- Civil War Virginia: Battleground for a Nation, and: Mosby's Confederacy: A Guide to the Roads and Sites of Colonel John Singleton Mosby (review)
- Civil War History
- The Kent State University Press
- Volume 38, Number 3, September 1992
- pp. 247-249
- View Citation
- Additional Information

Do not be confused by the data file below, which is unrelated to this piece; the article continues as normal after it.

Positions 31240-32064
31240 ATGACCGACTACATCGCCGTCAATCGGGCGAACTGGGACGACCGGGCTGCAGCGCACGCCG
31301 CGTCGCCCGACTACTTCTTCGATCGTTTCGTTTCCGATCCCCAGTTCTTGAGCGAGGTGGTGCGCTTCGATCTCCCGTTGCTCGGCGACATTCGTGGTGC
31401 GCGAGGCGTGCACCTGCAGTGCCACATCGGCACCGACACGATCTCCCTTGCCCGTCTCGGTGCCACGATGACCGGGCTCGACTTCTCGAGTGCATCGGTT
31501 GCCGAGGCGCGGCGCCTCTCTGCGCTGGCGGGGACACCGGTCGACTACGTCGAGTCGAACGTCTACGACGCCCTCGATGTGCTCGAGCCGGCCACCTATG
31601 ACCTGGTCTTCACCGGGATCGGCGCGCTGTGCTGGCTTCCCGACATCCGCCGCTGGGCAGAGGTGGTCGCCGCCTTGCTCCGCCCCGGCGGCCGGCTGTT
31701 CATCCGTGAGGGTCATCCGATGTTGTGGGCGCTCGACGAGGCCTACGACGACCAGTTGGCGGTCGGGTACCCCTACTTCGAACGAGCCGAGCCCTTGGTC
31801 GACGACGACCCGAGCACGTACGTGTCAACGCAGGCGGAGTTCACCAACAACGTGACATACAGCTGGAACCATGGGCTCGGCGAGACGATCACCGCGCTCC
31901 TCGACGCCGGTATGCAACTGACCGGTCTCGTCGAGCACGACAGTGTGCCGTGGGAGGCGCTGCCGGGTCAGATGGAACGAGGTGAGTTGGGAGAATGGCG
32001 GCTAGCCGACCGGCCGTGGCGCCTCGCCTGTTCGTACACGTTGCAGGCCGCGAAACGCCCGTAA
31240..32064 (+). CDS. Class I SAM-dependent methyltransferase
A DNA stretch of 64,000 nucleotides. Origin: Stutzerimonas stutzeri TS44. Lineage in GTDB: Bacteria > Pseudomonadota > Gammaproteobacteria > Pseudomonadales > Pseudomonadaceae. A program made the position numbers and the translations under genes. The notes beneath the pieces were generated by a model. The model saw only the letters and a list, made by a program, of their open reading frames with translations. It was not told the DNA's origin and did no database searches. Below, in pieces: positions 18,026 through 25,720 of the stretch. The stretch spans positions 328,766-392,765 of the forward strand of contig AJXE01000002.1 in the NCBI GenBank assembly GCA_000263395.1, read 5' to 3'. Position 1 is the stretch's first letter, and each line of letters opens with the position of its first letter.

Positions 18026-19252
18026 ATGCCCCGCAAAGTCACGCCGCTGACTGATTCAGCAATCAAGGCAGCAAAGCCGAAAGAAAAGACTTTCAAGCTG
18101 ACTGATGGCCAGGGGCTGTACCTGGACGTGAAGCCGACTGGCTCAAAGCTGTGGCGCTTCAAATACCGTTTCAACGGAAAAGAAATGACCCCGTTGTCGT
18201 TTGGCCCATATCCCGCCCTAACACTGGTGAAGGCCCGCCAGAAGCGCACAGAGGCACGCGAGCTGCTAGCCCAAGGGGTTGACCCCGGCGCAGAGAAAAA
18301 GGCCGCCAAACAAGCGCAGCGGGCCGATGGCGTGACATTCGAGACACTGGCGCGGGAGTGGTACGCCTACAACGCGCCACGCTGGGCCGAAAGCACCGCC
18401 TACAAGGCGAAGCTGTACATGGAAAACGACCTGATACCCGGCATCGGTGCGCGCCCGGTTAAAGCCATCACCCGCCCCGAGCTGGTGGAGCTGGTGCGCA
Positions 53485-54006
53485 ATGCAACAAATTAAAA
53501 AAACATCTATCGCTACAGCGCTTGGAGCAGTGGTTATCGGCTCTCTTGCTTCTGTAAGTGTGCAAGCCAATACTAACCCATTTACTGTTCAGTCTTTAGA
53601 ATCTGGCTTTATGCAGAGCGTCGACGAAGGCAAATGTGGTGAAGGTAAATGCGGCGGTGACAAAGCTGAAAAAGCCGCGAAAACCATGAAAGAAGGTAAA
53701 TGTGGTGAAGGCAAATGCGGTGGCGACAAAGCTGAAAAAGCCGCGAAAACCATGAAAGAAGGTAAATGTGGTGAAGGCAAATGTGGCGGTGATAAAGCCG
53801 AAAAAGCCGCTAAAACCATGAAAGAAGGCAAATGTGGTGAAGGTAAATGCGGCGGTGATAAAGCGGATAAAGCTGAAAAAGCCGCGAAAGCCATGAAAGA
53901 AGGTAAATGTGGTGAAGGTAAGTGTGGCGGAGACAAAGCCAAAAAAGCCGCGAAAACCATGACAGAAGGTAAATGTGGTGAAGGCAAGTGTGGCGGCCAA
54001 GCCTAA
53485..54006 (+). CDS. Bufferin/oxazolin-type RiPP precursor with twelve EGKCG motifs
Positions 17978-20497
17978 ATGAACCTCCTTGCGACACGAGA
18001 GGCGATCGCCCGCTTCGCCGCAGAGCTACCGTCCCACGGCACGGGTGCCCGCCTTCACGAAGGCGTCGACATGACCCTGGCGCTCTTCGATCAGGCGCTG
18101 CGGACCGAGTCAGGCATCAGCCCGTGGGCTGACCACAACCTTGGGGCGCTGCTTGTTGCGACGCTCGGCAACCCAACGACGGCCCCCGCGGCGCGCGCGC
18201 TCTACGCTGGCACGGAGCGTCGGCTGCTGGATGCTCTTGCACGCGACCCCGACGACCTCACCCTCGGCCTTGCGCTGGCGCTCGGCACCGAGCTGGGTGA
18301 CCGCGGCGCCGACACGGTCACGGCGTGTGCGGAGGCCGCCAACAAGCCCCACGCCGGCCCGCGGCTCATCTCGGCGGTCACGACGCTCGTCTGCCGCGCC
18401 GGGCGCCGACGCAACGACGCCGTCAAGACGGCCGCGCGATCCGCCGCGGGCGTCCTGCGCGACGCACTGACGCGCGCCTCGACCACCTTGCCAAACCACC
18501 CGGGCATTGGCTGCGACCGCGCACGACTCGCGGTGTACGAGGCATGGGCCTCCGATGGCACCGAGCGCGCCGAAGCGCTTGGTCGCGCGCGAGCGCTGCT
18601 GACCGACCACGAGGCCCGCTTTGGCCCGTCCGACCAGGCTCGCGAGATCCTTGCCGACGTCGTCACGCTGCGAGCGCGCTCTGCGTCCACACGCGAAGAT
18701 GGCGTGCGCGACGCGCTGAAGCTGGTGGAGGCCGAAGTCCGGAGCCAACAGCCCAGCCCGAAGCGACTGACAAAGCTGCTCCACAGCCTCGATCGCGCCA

book reviews247 numerous private and public collections and, in a few cases, from printed sources, the portraits are identified by date; details such as retouching and variations in insignia and uniform are noted. Most are the same that appear in Generals in Gray and, predictably, the images vary in quality. Some are improved in The Confederate General (Frank C. Armstrong, William E. Baldwin, John S. Bowen) and some are poorer (William Barksdale, William L. Brandon). A few are truly memorable, particularly the death portrait of Turner Ashby. For some of the subjects the portraits show change through the war years, but is it really useful to have twelve images of Beauregard and eight of Cheatham? Likewise, the editors have chosen to print very similar likenesses taken at the same photographic session (James P. Anderson and James J. Archer, for example). For its well-rounded biographies and evocative portraits, this handsome edition will be an excellent source for scholars and buffs alike. Lynda Lasswell Crist Rice University Civil War Virginia: Battleground for a Nation. By James I. Robertson, Jr. (Charlottesville: University Press of Virginia, 1991. Pp. ix, 188. $18.95.) Mosby's Confederacy: A Guide to the Roads and Sites of Colonel John Singleton Mosby. By Thomas J. Evans and James M. Moyer. (Shippensburg , Pa.: White Mane Publishing Company, 1991. Pp. xi, 134. $29.95.) It now appears that the beginning of the last decade of the twentieth century will be noted as one of the greatest epochs in the writing of the Civil War military history. Virtually every day new campaign and battle studies, new unit histories, new biographies of commanders, new analyses of strategy and tactics, and new photographic collections come to hand. Many of these studies involve a depth of research into primary sources unparalleled in Civil War historiography, while others profit from insights gained by new developments in the social sciences and medicine. Nor are great synthesizers missing from the current scene, as the virtual canonization of James McPherson and Shelby Foote attests. Indeed, it seems as if every publisher, from boutique shops to university presses to the great trade houses, wishes to fill its catalogs with Civil War titles. Always strong, the demand for Civil War books, especially militaryrelated subjects, is currently undergoing a veritable explosion, fanned by the hurricane of popular interest generated by Ken Burns's Civil War documentary. Inevitably, not all of the works published during this flurry of interest will be of lasting quality, and some should never have seen 248CIVIL WAR HISTORY the light of day under any circumstances. Nevertheless, there are several reasons to applaud this bonanza in Civil War studies in addition to the fact that new classics are being created. First, some works targeted for a mass audience, if done well, may introduce new readers to the subject, thereby furthering the cause of historical study in general and Civil War military history in particular. Second, works catering to the apparently insatiable desire of Americans to tour historic sites by automobile may inadvertently create a similar effect. Most books will never be classics, but they too are useful which modestly seek only to popularize a significant subject or to entertain the reading public with historical material. So it is with the two books under review. James I. Robertson, Jr., needs no introduction to readers of this journal, which he once edited. During an earlier boom in Civil War studies, approximately thirty years ago, Robertson produced a short pamphlet for the Virginia Civil War Commission entitled Virginia, 18611865 : Iron Gate to the Confederacy. Long out of print, that pamphlet attempted to provide in brief capsule form an overview of Virginia's role in the Civil War, with primary emphasis on military events. Now, in Civil War Virginia: Battleground for a Nation, Robertson has expanded his original pamphlet in size but has maintained his focus upon military events in the Old Dominion. The book's chronological development is broken roughly at midpoint of the war by two chapters that survey soldier suffering in hospitals and prisons and the homefront. Otherwise, the story is the oft-told one of campaigns and battles from Manassas to Appomattox. Large numbers of contemporary illustrations illuminate...